Wirkmechanismen des Placeboeffekts - Nutzen und Anwendbarkeit in medizinischen Behandlungen

Diese Arbeit befasst sich mit der Untersuchung der Wirkmechanismen von Placebo-effekten sowie deren Nutzen und Anwendbarkeit in medizinischen Behandlungen. Die Erwartung der Patient*innen an ihre Behandlung hat sich für verschiedene Erkrankungen und insbesondere im Bereich akuter Schmerzen als zentr...

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Bibliographic Details
Main Author: Haas, Julia
Contributors: Doering, Bettina K. (PD Dr.) (Thesis advisor)
Format: Doctoral Thesis
Published: Philipps-Universität Marburg 2020
Online Access:PDF Full Text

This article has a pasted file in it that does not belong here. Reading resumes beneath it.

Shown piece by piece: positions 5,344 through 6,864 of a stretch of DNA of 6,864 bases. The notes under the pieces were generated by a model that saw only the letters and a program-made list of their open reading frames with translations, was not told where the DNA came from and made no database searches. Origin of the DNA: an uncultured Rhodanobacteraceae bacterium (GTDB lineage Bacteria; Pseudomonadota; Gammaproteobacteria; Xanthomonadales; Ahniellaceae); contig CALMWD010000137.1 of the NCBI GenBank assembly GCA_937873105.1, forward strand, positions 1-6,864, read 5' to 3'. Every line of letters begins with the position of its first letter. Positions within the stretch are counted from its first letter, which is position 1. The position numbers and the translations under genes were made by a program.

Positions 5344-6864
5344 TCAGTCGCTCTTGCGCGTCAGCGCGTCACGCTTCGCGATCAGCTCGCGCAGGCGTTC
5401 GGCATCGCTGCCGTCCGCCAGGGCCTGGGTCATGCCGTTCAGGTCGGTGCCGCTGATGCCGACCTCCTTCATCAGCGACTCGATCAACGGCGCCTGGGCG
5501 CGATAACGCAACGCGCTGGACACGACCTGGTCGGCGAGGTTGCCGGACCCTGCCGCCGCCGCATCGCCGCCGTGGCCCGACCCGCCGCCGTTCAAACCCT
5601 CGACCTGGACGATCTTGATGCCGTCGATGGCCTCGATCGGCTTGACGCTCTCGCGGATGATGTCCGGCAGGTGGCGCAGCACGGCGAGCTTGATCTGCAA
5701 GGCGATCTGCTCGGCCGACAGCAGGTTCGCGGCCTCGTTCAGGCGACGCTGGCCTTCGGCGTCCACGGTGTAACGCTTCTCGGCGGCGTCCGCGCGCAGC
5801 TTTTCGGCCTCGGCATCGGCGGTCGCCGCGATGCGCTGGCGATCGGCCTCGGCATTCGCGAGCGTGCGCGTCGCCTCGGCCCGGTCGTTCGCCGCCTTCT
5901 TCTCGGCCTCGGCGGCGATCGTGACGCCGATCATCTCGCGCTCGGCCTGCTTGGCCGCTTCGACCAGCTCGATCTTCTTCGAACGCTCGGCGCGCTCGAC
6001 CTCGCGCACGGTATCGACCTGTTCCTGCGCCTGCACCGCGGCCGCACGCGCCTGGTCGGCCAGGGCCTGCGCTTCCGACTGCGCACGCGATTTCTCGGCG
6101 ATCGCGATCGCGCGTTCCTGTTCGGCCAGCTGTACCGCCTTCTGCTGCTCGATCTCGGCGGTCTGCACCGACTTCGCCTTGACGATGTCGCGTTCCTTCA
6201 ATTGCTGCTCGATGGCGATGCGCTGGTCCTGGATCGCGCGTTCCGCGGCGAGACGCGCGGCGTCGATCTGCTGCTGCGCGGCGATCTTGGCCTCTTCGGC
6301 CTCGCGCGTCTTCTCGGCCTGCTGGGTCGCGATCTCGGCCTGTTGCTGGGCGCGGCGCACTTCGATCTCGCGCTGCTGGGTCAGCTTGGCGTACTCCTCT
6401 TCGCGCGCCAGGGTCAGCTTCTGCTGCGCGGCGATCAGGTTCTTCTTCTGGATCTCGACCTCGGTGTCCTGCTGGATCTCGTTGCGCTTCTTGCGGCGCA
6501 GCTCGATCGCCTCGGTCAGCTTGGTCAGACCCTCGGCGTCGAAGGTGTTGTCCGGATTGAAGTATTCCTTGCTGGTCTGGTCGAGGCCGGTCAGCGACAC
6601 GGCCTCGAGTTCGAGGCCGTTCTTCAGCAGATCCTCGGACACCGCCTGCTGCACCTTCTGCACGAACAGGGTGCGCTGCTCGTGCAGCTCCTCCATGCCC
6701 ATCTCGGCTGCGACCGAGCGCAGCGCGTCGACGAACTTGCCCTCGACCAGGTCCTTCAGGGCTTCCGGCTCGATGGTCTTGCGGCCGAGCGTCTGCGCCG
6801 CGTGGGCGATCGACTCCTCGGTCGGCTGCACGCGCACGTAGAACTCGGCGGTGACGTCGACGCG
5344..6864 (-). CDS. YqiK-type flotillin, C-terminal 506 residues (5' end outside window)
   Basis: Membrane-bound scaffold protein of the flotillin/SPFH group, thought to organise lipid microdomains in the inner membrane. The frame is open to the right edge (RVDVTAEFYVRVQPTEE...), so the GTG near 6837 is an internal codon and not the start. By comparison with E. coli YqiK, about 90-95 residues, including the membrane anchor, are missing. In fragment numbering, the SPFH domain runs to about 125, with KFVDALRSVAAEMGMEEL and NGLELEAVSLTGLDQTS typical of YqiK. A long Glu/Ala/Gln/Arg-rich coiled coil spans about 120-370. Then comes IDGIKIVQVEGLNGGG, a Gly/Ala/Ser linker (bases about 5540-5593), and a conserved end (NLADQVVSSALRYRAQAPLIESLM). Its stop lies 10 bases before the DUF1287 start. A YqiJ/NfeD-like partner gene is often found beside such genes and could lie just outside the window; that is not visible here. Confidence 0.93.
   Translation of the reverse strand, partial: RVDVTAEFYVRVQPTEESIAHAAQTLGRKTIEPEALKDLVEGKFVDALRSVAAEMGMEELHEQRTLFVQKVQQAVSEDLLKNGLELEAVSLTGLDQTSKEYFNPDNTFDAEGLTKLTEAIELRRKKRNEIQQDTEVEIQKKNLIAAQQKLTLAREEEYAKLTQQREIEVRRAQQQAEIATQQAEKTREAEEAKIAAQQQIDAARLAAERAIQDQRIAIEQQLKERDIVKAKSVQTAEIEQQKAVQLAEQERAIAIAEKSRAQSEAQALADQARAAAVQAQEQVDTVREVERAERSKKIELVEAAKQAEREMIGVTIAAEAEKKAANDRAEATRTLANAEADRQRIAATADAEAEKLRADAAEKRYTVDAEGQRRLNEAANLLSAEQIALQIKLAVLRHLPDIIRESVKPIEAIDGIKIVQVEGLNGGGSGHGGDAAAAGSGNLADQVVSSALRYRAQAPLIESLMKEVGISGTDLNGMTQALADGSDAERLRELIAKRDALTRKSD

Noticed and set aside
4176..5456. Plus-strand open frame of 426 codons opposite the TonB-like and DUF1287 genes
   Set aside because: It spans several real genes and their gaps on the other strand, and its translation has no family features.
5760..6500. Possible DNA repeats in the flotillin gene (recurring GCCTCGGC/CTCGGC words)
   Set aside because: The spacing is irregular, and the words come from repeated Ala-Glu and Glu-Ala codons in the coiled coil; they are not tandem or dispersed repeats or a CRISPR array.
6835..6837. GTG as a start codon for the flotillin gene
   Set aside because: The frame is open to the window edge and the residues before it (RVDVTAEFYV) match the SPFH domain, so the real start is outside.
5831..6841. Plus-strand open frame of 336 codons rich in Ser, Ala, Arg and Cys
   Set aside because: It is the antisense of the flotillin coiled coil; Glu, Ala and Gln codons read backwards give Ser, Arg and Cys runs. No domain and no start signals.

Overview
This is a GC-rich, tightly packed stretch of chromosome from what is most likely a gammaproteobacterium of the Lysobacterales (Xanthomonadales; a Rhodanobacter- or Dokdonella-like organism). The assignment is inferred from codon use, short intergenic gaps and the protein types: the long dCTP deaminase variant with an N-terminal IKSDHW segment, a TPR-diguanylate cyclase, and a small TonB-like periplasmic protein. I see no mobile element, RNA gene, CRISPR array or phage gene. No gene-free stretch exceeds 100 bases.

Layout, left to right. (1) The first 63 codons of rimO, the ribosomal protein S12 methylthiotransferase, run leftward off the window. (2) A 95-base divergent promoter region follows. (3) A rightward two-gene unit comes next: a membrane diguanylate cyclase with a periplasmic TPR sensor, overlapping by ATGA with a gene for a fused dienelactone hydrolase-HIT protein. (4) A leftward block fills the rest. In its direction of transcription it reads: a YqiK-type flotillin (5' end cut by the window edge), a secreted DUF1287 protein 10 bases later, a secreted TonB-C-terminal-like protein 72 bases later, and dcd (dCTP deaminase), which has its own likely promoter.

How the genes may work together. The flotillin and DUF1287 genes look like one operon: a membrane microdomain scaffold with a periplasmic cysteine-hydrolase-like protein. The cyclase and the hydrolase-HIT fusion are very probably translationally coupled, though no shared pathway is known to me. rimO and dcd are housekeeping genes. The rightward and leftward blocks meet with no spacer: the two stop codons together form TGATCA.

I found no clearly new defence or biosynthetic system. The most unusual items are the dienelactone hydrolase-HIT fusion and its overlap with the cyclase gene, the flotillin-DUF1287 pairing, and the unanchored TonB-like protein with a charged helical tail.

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This work is dedicated to the investigation of placebo mechanisms as well as to their applicability and possible benefits in medical treatments. The expectancy of patients on their treatment has proven to be a central placebo mechanism in the treatment of different medical conditions, especially for acute pain. However, it must be assumed that the influence of expectancy varies between different symptoms. Thus, experimental evidence is necessary for additional patient groups. Besides the patients’ expectancy, the physician‒patient relationship represents another placebo mechanism, but, up to day, no consistent framework exists for the heterogeneous communication aspects, which have been investigated in this context. A classification of communication styles (doctor-centered vs. patient-centered), which is common in other research areas, could also be adapted to investigate placebo effects. When placebo interventions are applied in clinical practice, which is done by most physicians on a regular basis, the mechanisms of expectancy and physician–patient relationship are used to induce beneficial placebo effects. However, the deception involved in the placebo application disagrees with ethical standards. Open-label placebos (OLPs), i.e. placebos prescribed honestly, might solve this ethical problem and have already proven effective for the treatment of different symptoms. Based on these findings, the following thesis presents experimental studies on the two mentioned placebo mechanisms, i.e. patients’ treatment expectations and physician‒patient communication. The studies are briefly summarized below. According to meta-analyses, placebo effects and treatment expectancy were found to have a large impact in the pharmacological treatment of depression. However, to use these effects, specific experimental evidence is crucial. Therefore, a first experimental study investigates whether the application of a placebo is capable of counteracting a sadness induction in clinically depressed patients (N = 94) and which role the participants’ expectations towards the placebo play. The results reveal that taking the placebo with the expectation to receive a fast-acting antidepressant reduces the patients’ sadness, although sadness is induced experimentally. The effects are found to be much larger than in a corresponding pilot study with healthy participants. In a second experimental trial, a standardized interaction between provider and patient is developed in accordance with the mentioned classification of communication styles and is implemented in an experimental placebo paradigm. This constitutes a basic research step enabling future studies to investigate physicians’ communication styles in the context of placebo effects. Initially, the influence of the two different communica¬tion styles on healthy participants’ willingness to take a medication is investigated. After receiving a medical consultation with a patient-centered communication style, participants intention to take a performance-enhancing medication before performing a concentration test is significantly increased compared to the intention of participants who did not receive a consultation. To examine the applicability of placebo treatment complying with ethical standards of health care, an online vignette-study on a large sample of the German lay population (N = 798) is presented. Participants express higher outcome expectations towards a deceptive placebo (DP) to treat a sleeping disorder than towards an OLP. Surprisingly, they also rate the DP as more acceptable than the OLP, although the first comprises a deception. In summary, this thesis provides experimental evidence addressing the applicability and benefits of placebo mechanisms to optimize medical interventions. By inducing positive expectations, large placebo effects can be caused in patients with major depression. Furthermore, the findings show that the communication style of health care providers plays a major role on healthy persons’ intention to take a medication. However, to implement open-label placebo treatments in daily health care, the acceptance towards such interventions in the general population should be further increased.